Around 643,000 international students contribute nearly $25 billion to the Canadain economy. The global pandemic has significantly impacted the economy as many higher education institutions are facing a budget crunch.
The Globe and Mail newspaper quoting Paul Davidson,President of Universities Canada, said, “a potential drop in international student tuition revenue, estimated a $6 billion, is one of the scenarios universities are now plotting as they look forward to the very uncertain fall term in 2020.”
Universities Canada is the umbrella group that represents universities at the federal level.
To ease the impact, the Canadian government has announced that students can now complete 50percent of their program online and the rest in Canada when the travel restrictions are lifted.
The IRCC announced that if the program is between 8 and 12 months, an international student can complete the 100percent studies online.
The changes are as follows:
- Students can now study online from abroad until April 30, 2021, provided 50percent of their studies are completed in Canada. There will be no time deduction from the length of a future post-graduation work permit.
- Students who have enrolled in a program between eight to 12 months with a start date from May to September 2020, will be able to complete their entire course online from abroad. They will still be eligible for the post-graduation work permit.
- Students with a program start date from May to September 2020 may study online until April 30, 2021. If they graduate from more than on study programs may be able to combine the length of their programs of study when applying for the post-graduation work permit subject to 50 percent of their programs are completed in Canada.
The IRCC also said that to be eligible for the new measures, students must have submitted a study permit application before starting a program of study in the Spring, Summer, or Fall.
Meanwhile, the postsecondary students have also experienced changes to their academic lifeasmost on-campus courses moved online, postponed, or canceled.
According to recent data revealed by Statistics Canada based on the survey conducted by over 100,000 postsecondary students from April 19 to May 1, more than one-quarter (26percent) of participants had some of their courses were either postponed or canceled because of the pandemic.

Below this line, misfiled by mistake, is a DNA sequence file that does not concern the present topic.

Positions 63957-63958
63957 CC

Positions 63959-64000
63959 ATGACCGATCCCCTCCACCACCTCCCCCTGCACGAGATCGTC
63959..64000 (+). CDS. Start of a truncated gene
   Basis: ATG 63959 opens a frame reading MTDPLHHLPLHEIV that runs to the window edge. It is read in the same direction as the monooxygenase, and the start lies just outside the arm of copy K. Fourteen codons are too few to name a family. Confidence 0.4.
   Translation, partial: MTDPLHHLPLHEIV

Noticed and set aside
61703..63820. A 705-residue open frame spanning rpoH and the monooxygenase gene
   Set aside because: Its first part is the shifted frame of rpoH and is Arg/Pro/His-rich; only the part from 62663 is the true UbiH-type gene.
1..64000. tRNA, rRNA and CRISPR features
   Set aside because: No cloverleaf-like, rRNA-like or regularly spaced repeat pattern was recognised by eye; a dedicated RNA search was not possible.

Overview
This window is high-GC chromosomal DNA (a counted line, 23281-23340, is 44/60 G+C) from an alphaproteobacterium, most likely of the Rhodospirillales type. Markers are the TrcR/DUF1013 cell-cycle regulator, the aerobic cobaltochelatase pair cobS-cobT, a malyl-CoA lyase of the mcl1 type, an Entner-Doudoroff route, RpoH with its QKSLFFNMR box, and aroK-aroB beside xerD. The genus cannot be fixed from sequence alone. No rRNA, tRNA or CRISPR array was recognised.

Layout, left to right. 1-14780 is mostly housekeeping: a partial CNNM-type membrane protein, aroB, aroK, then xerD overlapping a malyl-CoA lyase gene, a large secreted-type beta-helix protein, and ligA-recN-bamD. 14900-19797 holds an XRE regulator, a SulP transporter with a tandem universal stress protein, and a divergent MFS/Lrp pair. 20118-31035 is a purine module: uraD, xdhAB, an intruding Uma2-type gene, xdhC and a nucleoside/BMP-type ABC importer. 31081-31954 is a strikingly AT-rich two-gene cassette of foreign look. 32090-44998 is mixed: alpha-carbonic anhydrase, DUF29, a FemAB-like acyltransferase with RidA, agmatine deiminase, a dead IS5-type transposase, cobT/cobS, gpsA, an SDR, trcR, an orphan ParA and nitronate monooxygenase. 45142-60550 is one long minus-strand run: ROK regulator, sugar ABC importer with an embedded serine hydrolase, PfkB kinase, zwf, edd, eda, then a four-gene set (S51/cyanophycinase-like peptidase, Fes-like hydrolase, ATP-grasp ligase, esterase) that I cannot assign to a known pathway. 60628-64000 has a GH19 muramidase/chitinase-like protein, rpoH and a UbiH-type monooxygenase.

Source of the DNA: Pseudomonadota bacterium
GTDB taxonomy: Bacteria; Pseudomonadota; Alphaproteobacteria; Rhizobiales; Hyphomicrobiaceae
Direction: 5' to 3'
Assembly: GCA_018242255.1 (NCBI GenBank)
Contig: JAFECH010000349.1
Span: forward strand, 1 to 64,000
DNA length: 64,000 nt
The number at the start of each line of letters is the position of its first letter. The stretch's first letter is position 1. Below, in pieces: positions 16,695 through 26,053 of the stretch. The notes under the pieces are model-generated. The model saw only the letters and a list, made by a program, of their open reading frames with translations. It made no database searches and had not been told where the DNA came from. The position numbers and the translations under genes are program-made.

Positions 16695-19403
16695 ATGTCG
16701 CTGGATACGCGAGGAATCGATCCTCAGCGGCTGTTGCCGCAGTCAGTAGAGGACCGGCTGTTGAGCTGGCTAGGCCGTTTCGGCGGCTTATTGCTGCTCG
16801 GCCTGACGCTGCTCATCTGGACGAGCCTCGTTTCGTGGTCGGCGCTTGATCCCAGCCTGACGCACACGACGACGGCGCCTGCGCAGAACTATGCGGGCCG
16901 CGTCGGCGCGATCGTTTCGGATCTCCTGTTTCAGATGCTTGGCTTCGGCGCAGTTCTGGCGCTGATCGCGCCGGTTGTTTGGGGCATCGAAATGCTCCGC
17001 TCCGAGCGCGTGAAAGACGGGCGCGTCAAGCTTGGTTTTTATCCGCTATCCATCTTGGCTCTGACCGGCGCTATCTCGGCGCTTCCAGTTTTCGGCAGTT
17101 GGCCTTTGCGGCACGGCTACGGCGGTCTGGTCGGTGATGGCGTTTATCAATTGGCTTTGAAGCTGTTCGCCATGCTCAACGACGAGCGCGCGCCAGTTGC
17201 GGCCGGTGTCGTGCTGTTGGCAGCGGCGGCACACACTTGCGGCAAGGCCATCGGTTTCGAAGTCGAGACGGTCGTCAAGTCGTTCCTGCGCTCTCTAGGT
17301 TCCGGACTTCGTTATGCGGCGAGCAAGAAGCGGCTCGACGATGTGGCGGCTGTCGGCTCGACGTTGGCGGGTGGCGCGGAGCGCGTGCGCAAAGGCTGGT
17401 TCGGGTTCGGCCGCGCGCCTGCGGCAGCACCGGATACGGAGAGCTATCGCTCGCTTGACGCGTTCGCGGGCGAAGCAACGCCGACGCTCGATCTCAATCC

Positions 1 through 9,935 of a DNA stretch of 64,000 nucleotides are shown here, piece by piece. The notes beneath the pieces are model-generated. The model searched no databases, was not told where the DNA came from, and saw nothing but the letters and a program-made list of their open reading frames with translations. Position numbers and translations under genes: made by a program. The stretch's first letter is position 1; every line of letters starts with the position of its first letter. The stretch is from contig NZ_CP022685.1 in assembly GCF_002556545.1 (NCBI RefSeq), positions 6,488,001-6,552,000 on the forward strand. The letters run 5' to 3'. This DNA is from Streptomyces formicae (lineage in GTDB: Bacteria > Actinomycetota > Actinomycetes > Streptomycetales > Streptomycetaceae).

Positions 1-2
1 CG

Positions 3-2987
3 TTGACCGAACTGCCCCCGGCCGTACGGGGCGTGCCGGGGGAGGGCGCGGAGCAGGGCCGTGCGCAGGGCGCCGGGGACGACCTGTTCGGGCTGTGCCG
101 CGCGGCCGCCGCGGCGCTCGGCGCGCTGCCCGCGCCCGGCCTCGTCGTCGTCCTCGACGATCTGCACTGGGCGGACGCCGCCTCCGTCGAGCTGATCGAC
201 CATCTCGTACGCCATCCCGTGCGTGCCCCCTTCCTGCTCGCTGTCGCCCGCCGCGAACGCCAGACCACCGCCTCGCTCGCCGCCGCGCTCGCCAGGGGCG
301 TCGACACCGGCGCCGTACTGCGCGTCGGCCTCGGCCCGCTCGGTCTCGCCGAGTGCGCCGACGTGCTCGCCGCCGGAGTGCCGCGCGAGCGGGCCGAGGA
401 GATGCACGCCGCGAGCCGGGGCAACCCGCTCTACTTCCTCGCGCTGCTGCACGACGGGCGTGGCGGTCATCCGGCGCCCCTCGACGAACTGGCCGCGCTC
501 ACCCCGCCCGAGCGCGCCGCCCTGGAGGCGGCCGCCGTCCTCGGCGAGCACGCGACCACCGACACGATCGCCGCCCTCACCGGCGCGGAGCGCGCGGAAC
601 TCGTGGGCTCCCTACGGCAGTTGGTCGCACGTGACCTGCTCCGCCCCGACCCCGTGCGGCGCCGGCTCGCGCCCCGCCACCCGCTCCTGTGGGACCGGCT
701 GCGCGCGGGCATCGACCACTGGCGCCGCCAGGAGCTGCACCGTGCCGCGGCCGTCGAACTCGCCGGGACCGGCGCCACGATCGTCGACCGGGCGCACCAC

A similar survey shows that 54 percent of international students intended to defer admission by a year, while 15 percent of prospective international students no longer planning to come to Canada amid pandemic.
However,the closure of academic institutions due to Covid-19 resulted in a shift toward increased online learning, as 75 percent of the courses of the participants were moved online.
Despite the pandemic, most of the institutions offered their students to complete all the courses on time. The transition to online courses was significantly challenging for many students who were not familiar with this new method of learning.
Statistics Canada report says that among participants who reported that all of their courses had moved online, almost one in ten (7percent) reported they could not complete some part or all of these courses.
Meanwhile, international students who are in Canada and neededto apply to renew their study permit to continue to study and work were able to process their applications accordingly.
Besides, international students who held a valid study permit granted before or on March 18, 2020, were allowed to travel to Canada, following all the health and safety requirements.
Besides, international students working in an essential service were temporarily allowed to do more than 20 hours per week until August 31, 2020,if they had a study permit, eligible to work off-campus, and provided an essential service.
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